I am new to the Grishaverse. For months, the insanely gorgeous cover of Shadow and Bone has been taunting me on Instagram. I have bookmarked this cover and saved it, thinking “if and when I finally find the perfect person to design the cover of my book, I want it to look this amazing.” But it was this weekend that I finally got to dive into the new Netflix series. Now, a full three episodes in, I am struck by the question that the main character, Alina Starkov, keeps getting which is “What Are You?”.
Alina is a half breed. She’s half Shu. Which makes her look different enough to not be the same, whilst not so different as to be a complete foreigner. And in some ways, the series at least, sets her up to be an outsider, by virtue of the way she looks and by the virtue of what those looks and the racial make-up that it represents mean.
This question that Alina is dogged by is one I’ve also had to answer to: “what are you?” There are so many flavors of this question that have followed me throughout my life, if perhaps less dramatically, but not any less impactfully.
Will I be looked down upon for not having a Texan accent?
That was my concern in Kindergarten in Houston, Texas, worried that others would notice my lack of a twang and think that I did not belong. This is my first memory of knowing that I was different, which isn’t so long after the path of my memories begins.
What tribe are you from?
In high school, a well-meaning woman in the bathroom of a dance studio in Glen Ellyn Illinois, actually asked me what tribe I was from, thinking I was native American after I told her I was Indian.
Where are you from? No, I mean, where are your parents from?
A classic question that was pitched to me in my early 20’s at Buckingham Fountain in Chicago. If memory serves it was Taste of Chicago weekend, and it was probably meant as a pick up line, but fell slightly flat, when the answer I gave was: Chicago.
I mean, you’re not really American, so you get it
The Europeans I met in grad school said this one a lot. And it was delivered as a compliment, as in, hey, we can all band together because we are all of the world where have experienced some version of lack of resources or lack of domination that allows us to be friends.
Go back to your country!
Thanks to our former President, millions felt completely valid in taking back their country for themselves, and one of his acolytes, complete with a MAGA hat at a Walmart in rural Pennsylvania, delivered this line while whizzing by on a motorized scooter.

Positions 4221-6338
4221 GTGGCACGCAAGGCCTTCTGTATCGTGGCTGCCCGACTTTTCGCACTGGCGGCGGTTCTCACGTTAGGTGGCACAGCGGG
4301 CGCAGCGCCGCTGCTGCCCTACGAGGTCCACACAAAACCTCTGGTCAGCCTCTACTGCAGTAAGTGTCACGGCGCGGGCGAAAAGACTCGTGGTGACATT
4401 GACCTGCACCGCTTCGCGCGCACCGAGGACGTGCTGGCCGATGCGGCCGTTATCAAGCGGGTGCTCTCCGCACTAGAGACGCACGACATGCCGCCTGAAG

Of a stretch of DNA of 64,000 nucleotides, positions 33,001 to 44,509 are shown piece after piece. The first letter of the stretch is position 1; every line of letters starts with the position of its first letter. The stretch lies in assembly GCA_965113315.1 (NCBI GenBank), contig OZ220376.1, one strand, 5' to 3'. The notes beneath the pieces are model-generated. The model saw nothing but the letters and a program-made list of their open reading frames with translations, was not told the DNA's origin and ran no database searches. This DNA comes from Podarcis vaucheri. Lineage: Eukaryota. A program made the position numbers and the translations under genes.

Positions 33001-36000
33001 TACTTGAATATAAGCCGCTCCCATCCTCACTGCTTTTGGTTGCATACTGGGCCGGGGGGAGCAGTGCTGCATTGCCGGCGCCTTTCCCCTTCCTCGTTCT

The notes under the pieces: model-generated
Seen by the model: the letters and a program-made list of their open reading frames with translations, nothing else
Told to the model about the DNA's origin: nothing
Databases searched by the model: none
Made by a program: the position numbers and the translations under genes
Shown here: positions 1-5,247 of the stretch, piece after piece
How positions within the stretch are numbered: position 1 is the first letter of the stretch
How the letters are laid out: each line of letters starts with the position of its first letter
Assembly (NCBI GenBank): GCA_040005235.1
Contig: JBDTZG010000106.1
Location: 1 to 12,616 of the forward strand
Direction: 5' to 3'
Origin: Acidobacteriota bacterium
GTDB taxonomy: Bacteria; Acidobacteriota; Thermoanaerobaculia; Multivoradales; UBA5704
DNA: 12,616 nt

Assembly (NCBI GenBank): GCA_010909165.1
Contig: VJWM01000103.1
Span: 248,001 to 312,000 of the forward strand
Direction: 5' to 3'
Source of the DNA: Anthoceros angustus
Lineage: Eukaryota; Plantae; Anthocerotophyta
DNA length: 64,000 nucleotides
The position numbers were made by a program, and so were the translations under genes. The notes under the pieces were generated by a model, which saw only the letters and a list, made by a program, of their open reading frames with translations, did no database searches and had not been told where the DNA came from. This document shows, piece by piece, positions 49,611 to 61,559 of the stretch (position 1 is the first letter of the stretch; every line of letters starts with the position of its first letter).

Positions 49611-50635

Americans do things this way
That’s what a lot of the adults around me growing up said. They, although they had their citizenship, did things one way, and of course Americans, implying Americans who had been there longer than them, did things another, less desirable way.
What started with George Floyd last summer, and what brings me back to the cultural zeitgeist of the Shadow & Bone series, is this: we are now experiencing the othering of American culture, in which every single person now believes that they in fact, are an other.
You’re an other if you’re a white Republican, coasting against the grain of the liberal elite. You’re an other if you’re LGBTQ+ (Happy Pride!). You’re an other if you’re a millennial and you’re an other if you’re not. But just as frequently, you’re an other with a cross over. You’re an other white Texan with a collection of guns and half Chinese grand babies. You’re a Filipino-American who absolutely loves to go camping and wear Carhartt.
And perhaps it is the case that the othering of society IS the goal, in which every single person is empowered to be exactly who they are, with all the overlapping identities and affiliations, posited at different points of time, that this implies.
It is a truism of New York City that what makes you cool here is being unique. You’ve got some unique way of being? Cool. We’ve got a place for you. You open up our hearts just a little bit, when we see you dressed the way you are, acting the way you do, out in public, just living your truth.
Friends, I do not know where Alina Starkov’s journey will take her, but I assume she will come into her own, grow into herself and find her presence in the world. And perhaps that is what we need now, is to embrace every aspect of our otherness that we can grasp, and scream at the world that our otherness is in fact a power to be harnessed and not a thing to be washed out, and turn it into our own.